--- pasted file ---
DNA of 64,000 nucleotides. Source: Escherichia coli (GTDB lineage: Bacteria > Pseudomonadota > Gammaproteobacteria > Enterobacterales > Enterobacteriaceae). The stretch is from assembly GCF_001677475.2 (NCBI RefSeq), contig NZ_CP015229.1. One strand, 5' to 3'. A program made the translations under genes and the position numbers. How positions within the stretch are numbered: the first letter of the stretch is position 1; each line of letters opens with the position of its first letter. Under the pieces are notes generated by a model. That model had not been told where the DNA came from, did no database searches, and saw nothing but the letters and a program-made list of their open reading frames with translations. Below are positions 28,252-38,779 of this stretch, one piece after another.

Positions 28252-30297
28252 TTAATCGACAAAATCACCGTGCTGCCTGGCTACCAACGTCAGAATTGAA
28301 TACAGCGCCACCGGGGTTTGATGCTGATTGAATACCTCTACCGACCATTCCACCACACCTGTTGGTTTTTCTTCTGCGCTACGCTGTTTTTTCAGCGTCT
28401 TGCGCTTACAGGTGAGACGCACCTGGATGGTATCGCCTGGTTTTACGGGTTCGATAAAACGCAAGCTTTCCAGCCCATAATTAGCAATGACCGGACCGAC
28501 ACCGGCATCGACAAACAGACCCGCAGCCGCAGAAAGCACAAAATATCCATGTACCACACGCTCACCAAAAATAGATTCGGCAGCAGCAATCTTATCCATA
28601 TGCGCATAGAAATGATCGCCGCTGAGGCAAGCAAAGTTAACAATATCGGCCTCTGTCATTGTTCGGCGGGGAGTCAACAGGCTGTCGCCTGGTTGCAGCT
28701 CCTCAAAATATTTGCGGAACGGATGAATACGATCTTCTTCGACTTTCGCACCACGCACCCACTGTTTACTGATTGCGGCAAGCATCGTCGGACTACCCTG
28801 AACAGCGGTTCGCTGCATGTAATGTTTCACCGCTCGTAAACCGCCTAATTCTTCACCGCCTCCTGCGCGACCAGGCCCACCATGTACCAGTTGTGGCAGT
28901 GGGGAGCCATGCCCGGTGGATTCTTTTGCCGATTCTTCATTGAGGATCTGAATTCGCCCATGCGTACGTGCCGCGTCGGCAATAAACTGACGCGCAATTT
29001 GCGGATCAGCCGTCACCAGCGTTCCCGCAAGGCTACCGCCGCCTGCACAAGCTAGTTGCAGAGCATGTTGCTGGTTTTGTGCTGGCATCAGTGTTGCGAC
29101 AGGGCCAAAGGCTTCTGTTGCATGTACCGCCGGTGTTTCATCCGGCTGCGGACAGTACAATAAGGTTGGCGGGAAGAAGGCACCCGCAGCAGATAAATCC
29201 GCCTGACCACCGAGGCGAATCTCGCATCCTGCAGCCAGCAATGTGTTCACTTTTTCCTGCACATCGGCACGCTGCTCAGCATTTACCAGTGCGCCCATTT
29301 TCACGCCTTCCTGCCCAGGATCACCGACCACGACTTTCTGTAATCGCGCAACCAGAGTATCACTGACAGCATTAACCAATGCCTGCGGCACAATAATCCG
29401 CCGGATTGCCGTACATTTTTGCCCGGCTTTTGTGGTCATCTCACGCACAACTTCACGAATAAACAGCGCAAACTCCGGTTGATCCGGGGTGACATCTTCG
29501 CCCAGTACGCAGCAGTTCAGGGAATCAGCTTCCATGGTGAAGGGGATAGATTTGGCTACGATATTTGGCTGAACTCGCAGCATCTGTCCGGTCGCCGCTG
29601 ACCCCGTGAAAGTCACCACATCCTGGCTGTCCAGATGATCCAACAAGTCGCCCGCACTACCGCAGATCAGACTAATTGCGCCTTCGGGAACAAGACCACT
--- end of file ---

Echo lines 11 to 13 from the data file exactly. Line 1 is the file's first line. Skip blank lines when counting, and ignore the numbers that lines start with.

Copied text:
29001 GCGGATCAGCCGTCACCAGCGTTCCCGCAAGGCTACCGCCGCCTGCACAAGCTAGTTGCAGAGCATGTTGCTGGTTTTGTGCTGGCATCAGTGTTGCGAC
29101 AGGGCCAAAGGCTTCTGTTGCATGTACCGCCGGTGTTTCATCCGGCTGCGGACAGTACAATAAGGTTGGCGGGAAGAAGGCACCCGCAGCAGATAAATCC
29201 GCCTGACCACCGAGGCGAATCTCGCATCCTGCAGCCAGCAATGTGTTCACTTTTTCCTGCACATCGGCACGCTGCTCAGCATTTACCAGTGCGCCCATTT